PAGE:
Reviewed by Raffaella Ravinetto

Over the last decade, a growing attention has been given to the problem of access to essential medicines, especially in what concerns the North-South disparity in access to ARVs (patents’ and prices’ issues), the poor access to effective and safe medicines for neglected tropical diseases (lack of funds for research and development) and, more recently, the need to broaden access to new vaccines.

This approach has achieved important results, but has failed to address the epidemiological transition in the developing world, where the proportion of deaths from chronic diseases has been increasing. Thus, this study addresses an important information gap, by investigating the differences in the availability of medicines for chronic and acute conditions in low- and middle-income countries. It comprises data from 50 surveys carried out in 40 countries, using a standard methodology developed and validated by the WHO with Health Action International (the description of the methodology -how to collect and analyze medicine prices across sectors and regions in a country, availability, affordability and price components- is available at Quality aspects are not included). The fifteen medicines most frequently covered in WHO/HAI surveys for acute and chronic diseases were considered, and “availability” was reported as the percentage of surveyed facilities where a product was found on the day of data collection.

The study shows that availability of all medicines is suboptimal across countries, particularly in the public sector, compared to the WHO benchmark (80%). However, medicines for chronic conditions are significantly less available than those for acute conditions, to an extent that cannot be explained by the epidemiological patterns. The difference is bigger in low- and lower-middle income countries and in the public sector; it is generally smaller in the private sector (where, however, prices are higher, so the affordability to individuals remains lower). Among the possible reasons for this gap, there are the governments’ policies and the slow adaptation of health systems to the epidemiological translation. The authors call for health insurance schemes covering all essential medicines, and for policies promoting quality-assured generics for all conditions, especially in poorer countries. Also, “international financing” can improve the current situation. The potential role of international actors could be further emphasized: the international mobilization for universal access to ARVs has been fundamental to push the creation of initiatives and bodies that have fuelled access to medicines for HIV, malaria and tuberculosis, e.g. the WTO Doha Declaration in 2001, the creation of the Global Fund, the Pepfar, the Clinton’s Initiative, UNITAID and the Patent Pool initiative -now a separate entity ( It is important to mention the WHO Pre-qualification (, which plays an often underscored but key role for the access to quality-assured essential medicines: the lack of an equivalent initiative covering medicines for non communicable diseases may make it more difficult to select quality assured products for these conditions,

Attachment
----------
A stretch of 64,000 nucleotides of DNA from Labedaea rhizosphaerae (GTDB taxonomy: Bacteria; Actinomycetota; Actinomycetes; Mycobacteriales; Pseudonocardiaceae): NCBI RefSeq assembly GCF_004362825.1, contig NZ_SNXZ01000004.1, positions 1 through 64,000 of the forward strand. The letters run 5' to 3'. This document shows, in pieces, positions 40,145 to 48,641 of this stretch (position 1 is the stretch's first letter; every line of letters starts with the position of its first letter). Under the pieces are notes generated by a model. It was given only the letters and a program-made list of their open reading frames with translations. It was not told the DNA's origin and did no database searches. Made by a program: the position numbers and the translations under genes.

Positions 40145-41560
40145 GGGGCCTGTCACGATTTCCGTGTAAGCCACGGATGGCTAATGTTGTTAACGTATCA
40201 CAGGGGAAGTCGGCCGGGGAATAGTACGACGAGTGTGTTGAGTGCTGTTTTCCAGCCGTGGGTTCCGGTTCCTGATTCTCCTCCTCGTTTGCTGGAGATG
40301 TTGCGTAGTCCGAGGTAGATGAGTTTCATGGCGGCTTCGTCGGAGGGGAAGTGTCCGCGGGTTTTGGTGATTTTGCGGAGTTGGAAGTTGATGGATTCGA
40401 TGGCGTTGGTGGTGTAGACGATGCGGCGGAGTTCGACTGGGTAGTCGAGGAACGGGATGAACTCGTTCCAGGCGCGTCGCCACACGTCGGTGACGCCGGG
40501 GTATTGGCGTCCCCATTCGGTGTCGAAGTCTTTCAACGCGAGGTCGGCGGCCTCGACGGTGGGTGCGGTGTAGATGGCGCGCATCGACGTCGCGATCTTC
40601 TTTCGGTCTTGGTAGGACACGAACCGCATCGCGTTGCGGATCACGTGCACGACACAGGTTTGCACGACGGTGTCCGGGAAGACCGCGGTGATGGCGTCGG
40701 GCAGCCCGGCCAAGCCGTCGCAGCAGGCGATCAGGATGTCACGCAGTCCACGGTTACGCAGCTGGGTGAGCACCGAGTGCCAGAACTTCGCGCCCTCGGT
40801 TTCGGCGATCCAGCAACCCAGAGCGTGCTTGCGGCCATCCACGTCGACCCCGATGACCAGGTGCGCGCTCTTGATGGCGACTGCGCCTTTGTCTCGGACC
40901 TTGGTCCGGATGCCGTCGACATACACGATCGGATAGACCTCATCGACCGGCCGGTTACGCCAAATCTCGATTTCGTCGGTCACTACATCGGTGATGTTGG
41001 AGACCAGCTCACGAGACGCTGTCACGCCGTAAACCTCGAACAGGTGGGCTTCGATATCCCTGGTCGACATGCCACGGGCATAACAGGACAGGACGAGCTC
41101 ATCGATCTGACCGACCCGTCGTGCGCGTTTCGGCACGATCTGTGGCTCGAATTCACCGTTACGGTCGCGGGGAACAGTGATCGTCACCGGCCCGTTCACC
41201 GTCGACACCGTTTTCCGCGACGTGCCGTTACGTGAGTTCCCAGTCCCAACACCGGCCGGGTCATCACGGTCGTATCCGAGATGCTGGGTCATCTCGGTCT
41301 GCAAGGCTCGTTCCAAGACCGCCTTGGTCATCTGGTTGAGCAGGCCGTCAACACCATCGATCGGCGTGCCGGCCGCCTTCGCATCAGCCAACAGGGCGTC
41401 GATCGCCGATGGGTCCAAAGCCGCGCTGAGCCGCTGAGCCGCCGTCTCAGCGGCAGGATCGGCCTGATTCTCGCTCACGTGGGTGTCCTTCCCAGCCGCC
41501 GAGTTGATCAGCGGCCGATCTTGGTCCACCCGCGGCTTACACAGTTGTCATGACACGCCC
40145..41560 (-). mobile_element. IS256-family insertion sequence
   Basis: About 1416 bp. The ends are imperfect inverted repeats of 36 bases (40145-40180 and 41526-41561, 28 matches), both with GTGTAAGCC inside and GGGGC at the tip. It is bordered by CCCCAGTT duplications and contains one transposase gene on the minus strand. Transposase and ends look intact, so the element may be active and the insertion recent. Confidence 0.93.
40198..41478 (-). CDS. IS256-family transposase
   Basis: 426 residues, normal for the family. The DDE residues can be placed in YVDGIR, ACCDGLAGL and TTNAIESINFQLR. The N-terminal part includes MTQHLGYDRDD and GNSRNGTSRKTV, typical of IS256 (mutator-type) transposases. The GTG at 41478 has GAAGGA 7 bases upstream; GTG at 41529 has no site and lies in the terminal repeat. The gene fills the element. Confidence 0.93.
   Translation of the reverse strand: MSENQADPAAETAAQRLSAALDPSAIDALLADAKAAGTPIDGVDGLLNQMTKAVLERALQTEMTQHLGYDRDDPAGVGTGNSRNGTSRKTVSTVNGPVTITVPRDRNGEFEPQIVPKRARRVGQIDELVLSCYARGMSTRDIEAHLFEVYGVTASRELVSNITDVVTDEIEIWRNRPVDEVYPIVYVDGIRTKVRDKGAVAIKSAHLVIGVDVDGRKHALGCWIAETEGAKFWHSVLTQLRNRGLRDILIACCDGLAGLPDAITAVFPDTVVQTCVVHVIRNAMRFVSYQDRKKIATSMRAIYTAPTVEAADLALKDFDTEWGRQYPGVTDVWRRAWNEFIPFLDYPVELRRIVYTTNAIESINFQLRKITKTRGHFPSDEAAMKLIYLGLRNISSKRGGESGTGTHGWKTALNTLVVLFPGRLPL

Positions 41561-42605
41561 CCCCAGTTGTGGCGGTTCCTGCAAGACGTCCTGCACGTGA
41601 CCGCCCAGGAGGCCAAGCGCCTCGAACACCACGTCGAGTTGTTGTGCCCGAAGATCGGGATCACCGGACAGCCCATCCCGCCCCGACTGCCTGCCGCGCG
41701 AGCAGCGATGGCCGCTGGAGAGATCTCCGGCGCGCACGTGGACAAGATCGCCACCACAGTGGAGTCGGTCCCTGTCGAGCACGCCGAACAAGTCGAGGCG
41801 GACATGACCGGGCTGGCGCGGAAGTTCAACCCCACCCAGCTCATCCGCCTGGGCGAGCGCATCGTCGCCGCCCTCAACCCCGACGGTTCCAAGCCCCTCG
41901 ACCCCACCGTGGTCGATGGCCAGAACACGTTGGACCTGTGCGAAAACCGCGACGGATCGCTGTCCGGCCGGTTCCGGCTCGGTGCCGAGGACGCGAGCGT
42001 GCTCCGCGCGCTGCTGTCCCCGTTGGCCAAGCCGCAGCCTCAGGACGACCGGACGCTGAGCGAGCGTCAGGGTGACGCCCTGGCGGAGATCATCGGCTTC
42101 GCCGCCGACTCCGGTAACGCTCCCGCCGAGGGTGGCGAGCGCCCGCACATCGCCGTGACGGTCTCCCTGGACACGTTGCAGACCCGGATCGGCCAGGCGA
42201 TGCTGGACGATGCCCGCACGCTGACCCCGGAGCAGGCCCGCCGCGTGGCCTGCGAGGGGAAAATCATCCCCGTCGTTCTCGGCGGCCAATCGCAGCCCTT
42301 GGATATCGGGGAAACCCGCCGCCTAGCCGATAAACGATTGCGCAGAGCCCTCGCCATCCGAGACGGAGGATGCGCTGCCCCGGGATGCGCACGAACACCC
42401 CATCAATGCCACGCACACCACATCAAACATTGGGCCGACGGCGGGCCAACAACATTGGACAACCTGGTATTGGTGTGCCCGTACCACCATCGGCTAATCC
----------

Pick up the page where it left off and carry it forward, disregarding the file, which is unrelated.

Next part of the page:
in the international pharmaceutical market.

A massive mobilization of the civil society against the current status quo (a different life expectancy and quality of life for people suffering from the same chronic conditions, but in different contexts) could be of great help to fuel concrete initiatives to push down the prices of these medicines, while keeping their quality assured (no North-South double standards).

This study focused on medicines for “chronic diseases” rather than for “non communicable disease”. It could be interesting to see a similar analysis for anti-cancer medicines, to assess to what extent the high price of medicines, especially the most recent and innovative ones, contributes to the North-South disparity in access to cancer treatment, by reducing affordability to individuals and health system. The study of Cameron et al., and other similar studies (e.g. on cancer drugs) could overall contribute to build evidence that “universal access to quality medicines” should not be a vertical but a transversal theme.

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